Just over two weeks ago there was a critical moment for a player named Juan Uribe. If you follow baseball as I do, you already know that name. But short of the die-hard fans, Uribe is relatively unknown. He’s made a fine career for himself by playing his role on several teams, but his career is altogether average by professional baseball standards. He’s never been the best player on his team and he’s never been asked to shoulder the weight of any team’s success. In the two seasons prior to this one, you could have fairly asserted that his career was coming to a close. He had enough experience to be valuable, but his production barely merited a place on the team.

His professional approach remained a credit to Uribe and helped to justify his position on the team. Playing for the Los Angeles Dodgers, Uribe took on a role of mentor to those who needed it and his production began to increase as well. However, there were several players in the lineup who drew much more attention, and rightly so. Thus it came as no surprise that Uribe, in a critical position of a playoff game, was asked to bunt. For those of you who are less familiar with baseball, Uribe was asked to sacrifice himself. He did not need to get a hit, he just needed to knock the ball a few feet in front of him to advance another runner. If he could do that much, someone else would pick up the critical piece of hitting the ball in order to bring the base runner home to score.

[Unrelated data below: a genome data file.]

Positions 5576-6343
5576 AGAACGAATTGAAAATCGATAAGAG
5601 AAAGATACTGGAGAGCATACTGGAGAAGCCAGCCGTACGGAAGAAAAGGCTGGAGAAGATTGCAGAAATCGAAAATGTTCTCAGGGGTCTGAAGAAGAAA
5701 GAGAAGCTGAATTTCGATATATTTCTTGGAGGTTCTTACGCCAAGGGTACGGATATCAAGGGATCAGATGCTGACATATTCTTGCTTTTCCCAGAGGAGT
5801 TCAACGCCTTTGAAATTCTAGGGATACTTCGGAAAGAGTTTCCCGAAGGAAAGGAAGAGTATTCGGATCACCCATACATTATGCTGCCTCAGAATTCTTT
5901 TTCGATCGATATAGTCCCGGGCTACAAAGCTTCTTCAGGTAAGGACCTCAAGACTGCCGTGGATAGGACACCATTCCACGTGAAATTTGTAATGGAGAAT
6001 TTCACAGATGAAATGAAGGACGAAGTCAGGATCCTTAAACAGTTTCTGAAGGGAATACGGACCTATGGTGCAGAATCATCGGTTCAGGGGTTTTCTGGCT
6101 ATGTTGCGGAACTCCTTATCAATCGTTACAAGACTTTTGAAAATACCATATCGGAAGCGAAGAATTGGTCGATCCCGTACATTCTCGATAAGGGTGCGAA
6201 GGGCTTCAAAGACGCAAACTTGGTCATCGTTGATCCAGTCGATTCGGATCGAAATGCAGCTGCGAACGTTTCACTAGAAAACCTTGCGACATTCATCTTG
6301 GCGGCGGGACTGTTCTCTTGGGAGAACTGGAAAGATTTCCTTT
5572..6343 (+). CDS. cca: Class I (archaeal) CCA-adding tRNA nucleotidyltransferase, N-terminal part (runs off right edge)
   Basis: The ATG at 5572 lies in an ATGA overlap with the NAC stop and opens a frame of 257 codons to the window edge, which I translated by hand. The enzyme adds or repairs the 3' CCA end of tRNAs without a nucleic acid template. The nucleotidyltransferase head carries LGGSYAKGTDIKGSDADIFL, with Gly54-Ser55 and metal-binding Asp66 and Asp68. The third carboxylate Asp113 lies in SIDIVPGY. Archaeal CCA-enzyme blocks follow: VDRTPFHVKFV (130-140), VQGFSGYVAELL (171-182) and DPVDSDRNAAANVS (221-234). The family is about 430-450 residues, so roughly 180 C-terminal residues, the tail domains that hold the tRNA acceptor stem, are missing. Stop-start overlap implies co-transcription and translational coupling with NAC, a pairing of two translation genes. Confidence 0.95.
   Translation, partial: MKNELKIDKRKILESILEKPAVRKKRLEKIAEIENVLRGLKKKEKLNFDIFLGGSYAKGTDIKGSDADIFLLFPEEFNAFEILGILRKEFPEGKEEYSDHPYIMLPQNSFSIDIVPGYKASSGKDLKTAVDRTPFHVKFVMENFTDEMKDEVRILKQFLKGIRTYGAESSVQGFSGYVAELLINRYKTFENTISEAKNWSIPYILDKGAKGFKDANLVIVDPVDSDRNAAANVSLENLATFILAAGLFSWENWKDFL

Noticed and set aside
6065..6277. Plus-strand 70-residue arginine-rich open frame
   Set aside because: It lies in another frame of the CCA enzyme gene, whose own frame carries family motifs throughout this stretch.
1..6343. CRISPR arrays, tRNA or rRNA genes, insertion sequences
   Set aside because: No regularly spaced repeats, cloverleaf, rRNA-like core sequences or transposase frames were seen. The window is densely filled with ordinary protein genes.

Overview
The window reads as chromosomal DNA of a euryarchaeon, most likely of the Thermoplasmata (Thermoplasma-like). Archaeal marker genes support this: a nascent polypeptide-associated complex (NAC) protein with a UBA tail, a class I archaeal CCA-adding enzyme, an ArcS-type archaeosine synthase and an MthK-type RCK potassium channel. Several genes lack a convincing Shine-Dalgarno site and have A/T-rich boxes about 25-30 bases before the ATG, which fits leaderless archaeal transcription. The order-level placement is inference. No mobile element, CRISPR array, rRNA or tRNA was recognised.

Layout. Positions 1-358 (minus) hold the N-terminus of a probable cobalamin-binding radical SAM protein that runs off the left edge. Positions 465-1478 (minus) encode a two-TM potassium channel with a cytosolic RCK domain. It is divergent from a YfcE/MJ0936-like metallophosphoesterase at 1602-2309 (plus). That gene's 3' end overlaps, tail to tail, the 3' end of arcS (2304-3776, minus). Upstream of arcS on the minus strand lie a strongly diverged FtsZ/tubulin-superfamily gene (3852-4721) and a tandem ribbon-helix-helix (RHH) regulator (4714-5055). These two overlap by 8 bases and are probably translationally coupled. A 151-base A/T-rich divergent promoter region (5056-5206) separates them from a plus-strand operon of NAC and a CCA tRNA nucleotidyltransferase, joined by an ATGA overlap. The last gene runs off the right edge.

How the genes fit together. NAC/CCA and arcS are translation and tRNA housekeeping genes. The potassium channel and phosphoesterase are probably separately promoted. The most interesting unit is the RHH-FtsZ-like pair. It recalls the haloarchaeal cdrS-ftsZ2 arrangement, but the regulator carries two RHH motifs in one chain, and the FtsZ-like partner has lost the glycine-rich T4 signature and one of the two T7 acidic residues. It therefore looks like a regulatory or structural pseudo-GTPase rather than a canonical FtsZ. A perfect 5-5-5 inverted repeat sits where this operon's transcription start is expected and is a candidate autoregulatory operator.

There was only one problem: Uribe was failing. Twice he bunted the ball into foul territory. If he continued this approach and fouled off the baseball again, he would be out and the base runner would not advance. He had four chances to make it work, but none of them had gone according to plan. Now what? Well, the smart play would be to allow Uribe the freedom to swing. The team could not risk the chance of Uribe recording an out attempting to bunt. He would have to swing.